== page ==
Construction & Engineering trends
CSI & Sustainability trends
Energy & Mining trends
Logistics & Transport trends
Marketing & Media trends
#BizTrends2017: Top bandwidth trends for 2017
©across via 123RF
In 2017 we are going to enter a very exciting stage for bandwidth as competition heats up, price wars will continue to be fueled by initiatives such as #Datamustfall and the Government’s bandwidth “war room” agenda, the increased growth of fibre availability and the technology race of LTE-A or 5G, as all networks prepare to launch these technologies.
New networks such as the roll-out of Wireless Business Solutions' all data network will disrupt this space with regards to price and offering, which along with #datamustfall will hopefully drive the large networks to make mobile data affordable. It is interesting to note that a single user’s mobile data account is quite often higher than a small company’s data spend.
One can’t discuss broadband without understanding what’s fueling the demand. As businesses increasingly use cloud-based services, intelligent software and communications becomes unified, availability of data will sit centre-stage as a key enabler for productivity and competitive advantage.
In a world that is rapidly churning out connected devices – consumer products, durable goods, cars, sensors, etc. – what is called the ‘Internet of Things’ is going to transform the way we work, live and play. And connectivity underpins it all: access to connectivity that is consistent, reliable and fast is the fuel that will either propel us forward or hold us back.
Fibre race will heat up
We are already seeing ½ Gbps and 1Gbps becoming increasingly more affordable and more available for SME businesses. The growth and expansion of fibre networks will continue in 2017.
LTE-A rolls out
The roll out of LTE-A means you will get faster speeds on a mobile device, LTE-A is 300 times faster than LTE; we are talking a device like a phone doing 400 Mbps! Mobile phones may be able to do 300Mbps but current model phones cannot handle these speeds, only future models will be 5G enabled.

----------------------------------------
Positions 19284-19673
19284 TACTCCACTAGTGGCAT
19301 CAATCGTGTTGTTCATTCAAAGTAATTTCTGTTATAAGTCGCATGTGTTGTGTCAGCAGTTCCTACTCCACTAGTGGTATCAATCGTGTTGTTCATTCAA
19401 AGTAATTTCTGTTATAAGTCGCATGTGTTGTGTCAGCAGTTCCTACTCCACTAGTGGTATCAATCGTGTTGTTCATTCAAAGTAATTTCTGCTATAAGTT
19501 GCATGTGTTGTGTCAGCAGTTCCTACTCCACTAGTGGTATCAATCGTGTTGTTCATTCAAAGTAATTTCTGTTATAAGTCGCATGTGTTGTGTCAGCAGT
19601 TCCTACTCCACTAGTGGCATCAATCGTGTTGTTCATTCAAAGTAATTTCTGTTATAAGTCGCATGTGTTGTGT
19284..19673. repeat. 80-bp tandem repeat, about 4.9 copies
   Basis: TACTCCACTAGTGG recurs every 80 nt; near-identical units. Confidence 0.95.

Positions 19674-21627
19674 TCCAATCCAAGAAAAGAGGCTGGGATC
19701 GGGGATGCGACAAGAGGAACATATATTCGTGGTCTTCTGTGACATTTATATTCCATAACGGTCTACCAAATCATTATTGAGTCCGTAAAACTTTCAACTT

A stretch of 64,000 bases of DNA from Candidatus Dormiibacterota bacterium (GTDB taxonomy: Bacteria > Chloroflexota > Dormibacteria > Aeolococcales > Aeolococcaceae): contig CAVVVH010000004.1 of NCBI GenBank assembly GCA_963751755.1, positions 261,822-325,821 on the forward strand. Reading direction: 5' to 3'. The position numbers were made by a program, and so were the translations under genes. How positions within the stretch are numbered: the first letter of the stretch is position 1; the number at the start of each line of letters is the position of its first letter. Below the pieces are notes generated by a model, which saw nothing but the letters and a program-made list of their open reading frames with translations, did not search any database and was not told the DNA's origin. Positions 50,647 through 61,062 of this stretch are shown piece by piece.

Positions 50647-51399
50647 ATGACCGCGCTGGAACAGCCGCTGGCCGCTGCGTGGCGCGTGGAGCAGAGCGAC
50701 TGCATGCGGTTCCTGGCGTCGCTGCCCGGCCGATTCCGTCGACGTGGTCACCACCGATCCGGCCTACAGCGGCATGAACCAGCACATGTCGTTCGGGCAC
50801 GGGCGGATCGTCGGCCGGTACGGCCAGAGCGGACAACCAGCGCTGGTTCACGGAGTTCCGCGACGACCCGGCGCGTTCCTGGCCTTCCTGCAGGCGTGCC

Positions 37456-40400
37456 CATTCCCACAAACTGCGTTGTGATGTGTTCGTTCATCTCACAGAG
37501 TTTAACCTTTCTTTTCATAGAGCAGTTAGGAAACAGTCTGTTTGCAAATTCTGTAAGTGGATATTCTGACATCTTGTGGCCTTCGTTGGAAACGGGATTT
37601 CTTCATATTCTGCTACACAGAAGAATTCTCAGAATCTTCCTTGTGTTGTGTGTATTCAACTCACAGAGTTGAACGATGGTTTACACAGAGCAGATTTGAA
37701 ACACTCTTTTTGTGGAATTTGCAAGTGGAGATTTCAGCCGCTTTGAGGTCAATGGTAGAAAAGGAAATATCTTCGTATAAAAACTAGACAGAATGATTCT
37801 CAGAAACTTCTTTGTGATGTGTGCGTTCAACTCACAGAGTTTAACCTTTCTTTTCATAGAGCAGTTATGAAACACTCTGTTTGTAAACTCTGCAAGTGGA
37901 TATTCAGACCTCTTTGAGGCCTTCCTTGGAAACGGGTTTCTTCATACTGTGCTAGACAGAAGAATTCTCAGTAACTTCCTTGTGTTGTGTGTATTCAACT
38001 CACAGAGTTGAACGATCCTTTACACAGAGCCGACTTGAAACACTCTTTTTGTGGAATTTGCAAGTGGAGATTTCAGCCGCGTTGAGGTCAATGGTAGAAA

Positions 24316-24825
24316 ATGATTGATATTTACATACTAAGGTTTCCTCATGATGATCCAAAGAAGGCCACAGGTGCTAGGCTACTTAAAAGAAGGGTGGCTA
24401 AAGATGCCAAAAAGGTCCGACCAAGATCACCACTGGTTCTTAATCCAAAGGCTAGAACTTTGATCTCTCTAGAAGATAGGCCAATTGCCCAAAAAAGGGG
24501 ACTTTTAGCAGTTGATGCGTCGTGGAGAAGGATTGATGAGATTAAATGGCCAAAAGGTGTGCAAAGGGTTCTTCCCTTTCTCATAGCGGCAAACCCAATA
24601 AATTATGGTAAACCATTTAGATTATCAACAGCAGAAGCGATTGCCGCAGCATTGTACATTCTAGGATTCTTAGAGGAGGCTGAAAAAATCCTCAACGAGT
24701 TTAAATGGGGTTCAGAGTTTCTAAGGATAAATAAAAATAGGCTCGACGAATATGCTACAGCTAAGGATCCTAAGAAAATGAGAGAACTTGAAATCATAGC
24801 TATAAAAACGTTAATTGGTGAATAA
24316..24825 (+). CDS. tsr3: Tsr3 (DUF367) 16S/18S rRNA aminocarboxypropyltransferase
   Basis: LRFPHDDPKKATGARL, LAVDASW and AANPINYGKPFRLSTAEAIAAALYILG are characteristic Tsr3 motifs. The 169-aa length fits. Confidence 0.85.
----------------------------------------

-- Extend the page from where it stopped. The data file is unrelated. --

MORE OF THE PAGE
The challenge will be availability, the cost of data and guaranteed service. We will see consumers and small businesses using LTE-A if they are not a high data usage business. Bigger businesses will not rely on LTE-A because they need guaranteed service and assurance, although they may see it as an interim or backup solution to a solution like fibre. Business will also be able to use fixed mobile modems to take advantage of 5G.
Mobile data more affordable
Mobile data fees are the bane of every person’s life, telco providers will be forced to drop their data prices due to pressure from Government and consumers.
Upsurge in mobile virtual network operators (MVNO)
An MVNO is a business that sells mobile services using another company’s existing network infrastructure. 2017 will see the emergence of more MVNOs.
How IoT affects businesses
Businesses will need to start thinking about how the emergence of multiple connected things will affect their business as well as their service offerings. The biggest opportunities lie in new products and providing value added services. The biggest threat lies from competitors who embrace IoT.
Think of the baby clothing manufacturer who inserts a chip into a baby grow which will automatically trigger an ambulance should the child’s breathing stop. That’s a game changer. Or think about how this will change how businesses track and manage their products. Businesses will need to start thinking IoT and how it will revolutionise their business in the future.
Everything is becoming software driven and is/will be sitting in cloud – we will become more reliant on software to run our businesses and lives in the cloud. The revolution of the cloud means we have more access to efficiency through the functionality of software to manage mobile devices, CRM, marketing automation, unified messaging…everything in our business is becoming more integrated.
Hosted PBX has been around for years, but is becoming increasingly more popular as connectivity becomes cheaper and more stable. The cloud revolution is driven on the back of connectivity being cheaper and better. The cloud’s main benefit is that traditionally most SME or small businesses could not afford to run the large enterprise systems as lots of expensive hardware, servers, IT engineers, software and data room costs were required.
Now these platforms are setup, hosted and managed elsewhere while this system is sold off per usage, thus making all big systems available to everyone. This makes smaller businesses more competitive on the global stage.
More software with intelligent features will be made available with businesses and individuals tapping into the intuitive and predictive elements to organise their lives better. For example, intelligent calendars will see that you are driving to Durban, will prompt you to book a service beforehand, will email the service provider to get three dates and it will even make suggested route stops.